How Skimping on Self-Care Affected My Self-Confidence

A couple weeks ago, I did an experiment.

You see, I’m the kind of person who would rather write, read or Internet rather than take care of herself. And lately, I’ve been so busy I’ve gotten into a rut. I don’t sleep well, I don’t drink enough water, etc., etc. Essentially, I’ve been treating my body as more of a vessel than anything else—something that houses my brain, and that’s about it. I go to bed late, wake up late, and end up frazzled and not nearly as put together as I’d like. And not surprisingly, I’ve also noticed a dip in my self-confidence, too.

So I decided to change that.

Here were the rules: I was to drink more water (as close to 1L as possible), go to bed earlier, and exercise when I could. I would do at least one face mask, exfoliate twice that week, and actually bother to use those acne treatments I’d started to skip. In the mornings, I’d set my alarm an extra ten or fifteen minutes early so I’d have time to fix my hair and do my makeup. And last but not least, I’d take a picture of myself (me, the selfie-abhorrer, who hates almost every picture of her ever taken) every day, and I wasn’t allowed to edit any of them.

The experiment went from Monday to Friday. And I’m going to be honest: not everything went to plan. But the results were still pretty awesome.

MONDAY

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I’d prepared the day before with an overnight hair mask (coconut oil + olive oil for my curls) and a face mask from the Body Shop. So even though I was a bit trepidatious that morning, I pushed forward.

With the extra time in the morning, I found I wasn’t nearly as stressed as usual, and I even had a little time to relax. I also had a bit of time to work on The Hair and cajole it into submission, as well as do something other than the BB cream + mascara shtick I’d been rocking for the previous weeks. (In Alex terms, that means translucent powder, slightly more comprehensive concealer use and liquid liner.)

All in all, I left for school in the morning feeling more confident (and in a much better mood) than usual.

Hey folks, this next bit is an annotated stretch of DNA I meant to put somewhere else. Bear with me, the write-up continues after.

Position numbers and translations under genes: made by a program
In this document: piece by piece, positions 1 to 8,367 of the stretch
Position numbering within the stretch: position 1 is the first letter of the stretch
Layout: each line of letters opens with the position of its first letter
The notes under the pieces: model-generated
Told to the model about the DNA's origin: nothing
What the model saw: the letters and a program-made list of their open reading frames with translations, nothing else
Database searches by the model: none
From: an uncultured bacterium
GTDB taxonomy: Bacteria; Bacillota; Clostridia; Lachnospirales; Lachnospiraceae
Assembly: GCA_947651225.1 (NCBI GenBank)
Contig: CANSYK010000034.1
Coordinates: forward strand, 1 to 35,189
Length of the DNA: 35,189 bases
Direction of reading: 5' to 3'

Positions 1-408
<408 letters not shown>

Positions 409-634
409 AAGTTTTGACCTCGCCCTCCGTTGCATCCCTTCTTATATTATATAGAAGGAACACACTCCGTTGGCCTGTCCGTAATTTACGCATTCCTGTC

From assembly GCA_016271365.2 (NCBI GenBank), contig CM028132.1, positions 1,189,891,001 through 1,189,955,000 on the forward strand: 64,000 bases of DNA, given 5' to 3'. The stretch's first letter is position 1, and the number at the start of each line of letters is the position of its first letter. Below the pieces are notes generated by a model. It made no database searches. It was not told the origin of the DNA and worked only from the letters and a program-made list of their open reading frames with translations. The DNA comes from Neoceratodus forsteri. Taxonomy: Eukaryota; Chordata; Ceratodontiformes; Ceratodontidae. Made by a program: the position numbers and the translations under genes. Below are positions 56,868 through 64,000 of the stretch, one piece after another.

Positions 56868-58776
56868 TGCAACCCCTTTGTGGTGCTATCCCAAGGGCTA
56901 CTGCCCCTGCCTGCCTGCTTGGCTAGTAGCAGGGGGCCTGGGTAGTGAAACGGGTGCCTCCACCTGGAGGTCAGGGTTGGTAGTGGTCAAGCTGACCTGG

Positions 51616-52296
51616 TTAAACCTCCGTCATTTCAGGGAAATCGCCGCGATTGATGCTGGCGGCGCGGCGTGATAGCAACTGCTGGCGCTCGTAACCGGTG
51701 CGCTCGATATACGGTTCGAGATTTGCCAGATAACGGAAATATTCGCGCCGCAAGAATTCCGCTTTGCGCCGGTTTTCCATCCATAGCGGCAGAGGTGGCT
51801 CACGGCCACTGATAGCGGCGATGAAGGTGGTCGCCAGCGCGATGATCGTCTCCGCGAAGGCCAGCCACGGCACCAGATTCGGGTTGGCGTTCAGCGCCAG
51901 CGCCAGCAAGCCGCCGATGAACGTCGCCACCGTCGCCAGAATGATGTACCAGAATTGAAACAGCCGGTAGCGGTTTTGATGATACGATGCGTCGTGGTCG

After school went well, too. Although I didn’t actually, like, go on the treadmill or anything—I was lazy and opted for a couple routines on Wii Dance Party instead—I still managed to hit my water goal, and I was in bed before ten.

TUESDAY

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Combined with early morning Orchestra practice, a lunchtime/spare doctor’s appointment and a 4-9 shift at work, I didn’t have much free time that day. Despite that, I still felt more confident than usual, and my skin was improving, too. Water goal was managed—as well as part one of my exfoliating goal—though I didn’t get the required nine hours of sleep.

WEDNESDAY

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This was probably the day I felt most confident. Not only was my skin the best it’s been for a while, I’d managed to do a not-too-bad cat eye and was thus full of satisfied happiness for the rest of the day. I also got in lots of water. Unfortunately, I had to deal with an unexpectedly time-consuming project and didn’t get to sleep until close to midnight.

THURSDAY

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Though still fairly tired from my six hours of sleep (early morning Orchestra again), I still left the house in a good mood. There wasn’t much time in the morning for hair or makeup, so I settled for putting my hair back and throwing some eyeliner on my waterline. I still more confident than I had just the previous week, even if my face was on the verge of breaking out.

FRIDAY

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AKA the last day of my lovely experiment. Well, I woke up in the morning despite facial treatments and drinking a fair amount of water (my mother’s promised magical acne cure) with not-so-clear skin. But otherwise, my face was doing pretty well, barring a lengthy struggle with my eyeliner. But! It was Friday and I looked nice and I was in a good mood.

 

So, you might ask, what’s the point of this post, other than to bombard you with pictures of my face? It’s to say that there is a connection between how you feel about yourself and how you treat yourself. If you treat your body as something not worth paying attention to, you might start to feel like you’re not worth paying attention to, either.

The thing is, I can look at these pictures of me and I still pick out flaws on instinct. My skin isn’t too great, my teeth aren’t pearly white, and sometimes my face makeup oxidizes. Taking care of yourself is not going to change your life. You’re not going to wake up one day with perfect confidence. You aren’t going to immediately love yourself. I’ve been trying for years and that still hasn’t fully happened. But I’m getting there. And taking care of myself is the first step.

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2 thoughts on “How Skimping on Self-Care Affected My Self-Confidence

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